Quote from: dani_r on Saturday,June 22, 2013, 13:04:54 Interesting stuff on the weight limits there!
Quote from: teslahed on Saturday,June 22, 2013, 15:44:37 Yes - a 2.5kg limit on the total flying weight of a multirotor would limit quite a few people i think.
Quote from: tony on Sunday,October 27, 2013, 09:34:02 most police men are not going to no these laws
Quotemaintain direct unaided visual contact
Quote from: mikim on Tuesday,May 27, 2014, 11:06:42 Oh yes, of course... using binoculars would be stupid as I forget the image is completely different when seen through glass. I';m not stupid though I can see what they are getting at; I';m sure they mean that by having unaided visual they are suggesting that the viewer has FULL visual reference of the ground as well as the flying vehicle, but there is no harm if out of useful range (vertically). But then I guess the argument is that really we shouldn';t be flying that high in the first place? To be honest I';m all for regulation as it makes for sensible guidelines and there is always a muppet out there that has no respect for others and needs sorting out when they screw it up for everybody else. Unfortunately like any regs there are difficulties with the grey areas. Thank goodness there is good representation from the likes of RCHA and FPVUK, and by the sounds of it TBS are fighting for a happy ground too.What would be good is a set of non statutory guidelines that are recognised by us and the law, followed up by some statutory regs that are more extreme. It is hard to argue that it is right to have statutory law surrounding ariel camera work though (not including FPV). Why should this differ from flying a 3.5KG rotor without a camera... a little bird tells me this is a financial gain getting ahead of safety?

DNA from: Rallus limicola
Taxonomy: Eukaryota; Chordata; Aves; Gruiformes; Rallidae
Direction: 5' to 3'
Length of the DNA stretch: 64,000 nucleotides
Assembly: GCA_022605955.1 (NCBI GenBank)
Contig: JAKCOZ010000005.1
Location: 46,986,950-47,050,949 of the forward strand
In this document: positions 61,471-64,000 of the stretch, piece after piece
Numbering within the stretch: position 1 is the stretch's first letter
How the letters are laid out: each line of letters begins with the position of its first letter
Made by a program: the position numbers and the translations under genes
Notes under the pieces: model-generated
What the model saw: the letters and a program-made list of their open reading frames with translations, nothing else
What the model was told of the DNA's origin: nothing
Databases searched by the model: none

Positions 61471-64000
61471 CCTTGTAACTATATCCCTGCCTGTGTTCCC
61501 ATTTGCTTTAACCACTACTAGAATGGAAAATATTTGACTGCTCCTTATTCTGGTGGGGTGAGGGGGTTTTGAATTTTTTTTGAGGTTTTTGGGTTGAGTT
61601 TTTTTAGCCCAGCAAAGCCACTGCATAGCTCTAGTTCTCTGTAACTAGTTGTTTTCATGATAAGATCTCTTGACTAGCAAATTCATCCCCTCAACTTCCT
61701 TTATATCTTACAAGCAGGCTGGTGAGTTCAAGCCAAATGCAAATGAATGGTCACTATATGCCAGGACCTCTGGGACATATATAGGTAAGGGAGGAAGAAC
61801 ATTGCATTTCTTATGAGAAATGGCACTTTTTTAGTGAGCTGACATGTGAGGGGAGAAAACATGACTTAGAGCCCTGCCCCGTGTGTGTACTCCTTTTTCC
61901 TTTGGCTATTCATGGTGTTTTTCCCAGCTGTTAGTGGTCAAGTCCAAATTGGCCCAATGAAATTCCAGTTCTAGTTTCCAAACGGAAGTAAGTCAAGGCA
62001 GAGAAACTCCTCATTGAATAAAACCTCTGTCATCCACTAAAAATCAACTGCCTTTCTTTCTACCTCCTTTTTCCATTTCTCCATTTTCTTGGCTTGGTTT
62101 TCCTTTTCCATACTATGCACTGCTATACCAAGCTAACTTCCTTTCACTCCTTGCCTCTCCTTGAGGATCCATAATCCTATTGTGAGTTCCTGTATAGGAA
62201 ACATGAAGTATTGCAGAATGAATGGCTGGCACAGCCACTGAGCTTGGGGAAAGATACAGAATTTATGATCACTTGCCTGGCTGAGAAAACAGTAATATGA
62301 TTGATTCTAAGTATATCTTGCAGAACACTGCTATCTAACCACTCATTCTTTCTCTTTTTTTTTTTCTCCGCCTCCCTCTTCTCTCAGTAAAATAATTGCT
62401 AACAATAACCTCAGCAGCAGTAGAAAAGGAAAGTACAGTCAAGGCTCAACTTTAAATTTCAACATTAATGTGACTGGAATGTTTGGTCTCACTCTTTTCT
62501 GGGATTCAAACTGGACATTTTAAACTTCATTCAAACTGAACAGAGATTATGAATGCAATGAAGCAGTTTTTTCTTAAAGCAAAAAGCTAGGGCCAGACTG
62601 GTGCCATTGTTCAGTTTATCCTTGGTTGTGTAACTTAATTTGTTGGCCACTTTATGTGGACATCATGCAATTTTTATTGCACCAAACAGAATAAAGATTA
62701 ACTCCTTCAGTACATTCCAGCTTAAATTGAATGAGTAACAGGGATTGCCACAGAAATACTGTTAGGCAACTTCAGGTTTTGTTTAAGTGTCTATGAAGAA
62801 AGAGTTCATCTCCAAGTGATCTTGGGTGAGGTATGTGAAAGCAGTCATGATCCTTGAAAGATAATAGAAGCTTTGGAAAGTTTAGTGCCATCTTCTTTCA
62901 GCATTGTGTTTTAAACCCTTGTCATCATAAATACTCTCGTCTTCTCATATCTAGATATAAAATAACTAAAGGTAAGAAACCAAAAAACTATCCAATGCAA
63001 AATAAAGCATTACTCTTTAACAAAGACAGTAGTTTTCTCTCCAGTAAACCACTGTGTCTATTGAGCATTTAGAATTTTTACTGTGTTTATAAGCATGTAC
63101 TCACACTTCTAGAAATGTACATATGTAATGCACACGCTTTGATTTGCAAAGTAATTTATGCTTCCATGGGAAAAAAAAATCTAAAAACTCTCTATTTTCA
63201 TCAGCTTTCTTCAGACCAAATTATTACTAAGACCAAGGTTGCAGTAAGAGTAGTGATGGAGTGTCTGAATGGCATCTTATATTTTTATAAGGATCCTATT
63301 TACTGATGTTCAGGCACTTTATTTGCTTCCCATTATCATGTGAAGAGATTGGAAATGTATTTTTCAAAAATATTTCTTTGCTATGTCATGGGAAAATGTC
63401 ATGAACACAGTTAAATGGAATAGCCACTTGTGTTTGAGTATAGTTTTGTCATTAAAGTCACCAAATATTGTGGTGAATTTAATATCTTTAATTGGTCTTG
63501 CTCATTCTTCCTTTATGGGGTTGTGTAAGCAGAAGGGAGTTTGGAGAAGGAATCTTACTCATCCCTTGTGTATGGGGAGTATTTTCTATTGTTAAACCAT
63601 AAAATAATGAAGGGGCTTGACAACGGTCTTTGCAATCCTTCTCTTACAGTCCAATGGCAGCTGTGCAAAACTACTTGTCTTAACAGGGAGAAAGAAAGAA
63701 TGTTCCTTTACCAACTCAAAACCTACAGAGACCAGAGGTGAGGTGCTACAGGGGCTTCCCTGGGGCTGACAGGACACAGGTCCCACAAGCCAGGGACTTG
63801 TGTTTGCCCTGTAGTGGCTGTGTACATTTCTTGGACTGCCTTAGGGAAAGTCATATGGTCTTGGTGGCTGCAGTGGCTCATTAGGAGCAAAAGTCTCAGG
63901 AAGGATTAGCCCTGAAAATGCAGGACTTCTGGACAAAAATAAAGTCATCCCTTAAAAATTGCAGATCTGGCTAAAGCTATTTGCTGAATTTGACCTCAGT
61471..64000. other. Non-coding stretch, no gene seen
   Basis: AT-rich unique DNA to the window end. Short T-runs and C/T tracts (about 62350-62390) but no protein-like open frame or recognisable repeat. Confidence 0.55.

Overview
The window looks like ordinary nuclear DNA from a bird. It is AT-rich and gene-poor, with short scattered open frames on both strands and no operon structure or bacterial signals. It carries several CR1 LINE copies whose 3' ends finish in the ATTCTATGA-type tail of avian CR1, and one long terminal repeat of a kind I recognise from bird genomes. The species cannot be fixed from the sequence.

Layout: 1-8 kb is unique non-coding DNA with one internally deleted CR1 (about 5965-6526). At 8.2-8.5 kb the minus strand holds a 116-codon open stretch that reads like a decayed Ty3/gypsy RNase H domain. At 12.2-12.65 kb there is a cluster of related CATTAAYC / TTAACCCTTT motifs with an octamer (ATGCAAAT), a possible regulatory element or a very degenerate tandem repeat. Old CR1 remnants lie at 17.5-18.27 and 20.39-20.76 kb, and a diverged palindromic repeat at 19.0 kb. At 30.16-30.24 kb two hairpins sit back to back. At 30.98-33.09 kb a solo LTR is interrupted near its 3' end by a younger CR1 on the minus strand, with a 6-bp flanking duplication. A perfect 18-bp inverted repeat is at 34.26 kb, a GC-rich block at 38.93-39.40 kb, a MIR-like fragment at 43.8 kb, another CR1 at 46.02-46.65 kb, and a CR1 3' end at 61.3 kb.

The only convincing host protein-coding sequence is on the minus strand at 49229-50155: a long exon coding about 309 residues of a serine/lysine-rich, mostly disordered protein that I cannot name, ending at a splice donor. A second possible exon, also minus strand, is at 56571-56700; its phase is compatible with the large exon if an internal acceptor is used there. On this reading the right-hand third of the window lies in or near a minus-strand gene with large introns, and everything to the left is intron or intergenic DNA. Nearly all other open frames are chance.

Quote from: jimmyhorns on Sunday,June 23, 2013, 13:47:09 I do think the CAA need to wake up and smell the coffee.2.5kg ??? Really?...So, any muppet can fly a nice big heavy fixed wing, line of sight along with all it';s problems, with almost no rules about flying close to people and buildings (no distances specified), but someone who has invested in fpv has to abide by such stringent rules......If you make rules realistic, there is much more chance of people following them
Quote from: Friskle on Monday,September 08, 2014, 14:53:33 Take the Blackpool vid, you cannot do that with a large aircraft, the difference is, these can literally be flown anywhere, a fixed wing cannot.
Quote from: flybywire on Monday,September 08, 2014, 14:56:31 But that';s why they';re so appealing, and fixed wing flying is boring
Quote from: Wyntrblue on Wednesday,October 22, 2014, 22:15:40 I found this particularly usefulhttp://stakeholders.ofcom.org.uk/spectrum/information/licence-exempt-radio-use/licence-exempt-devices/ofw311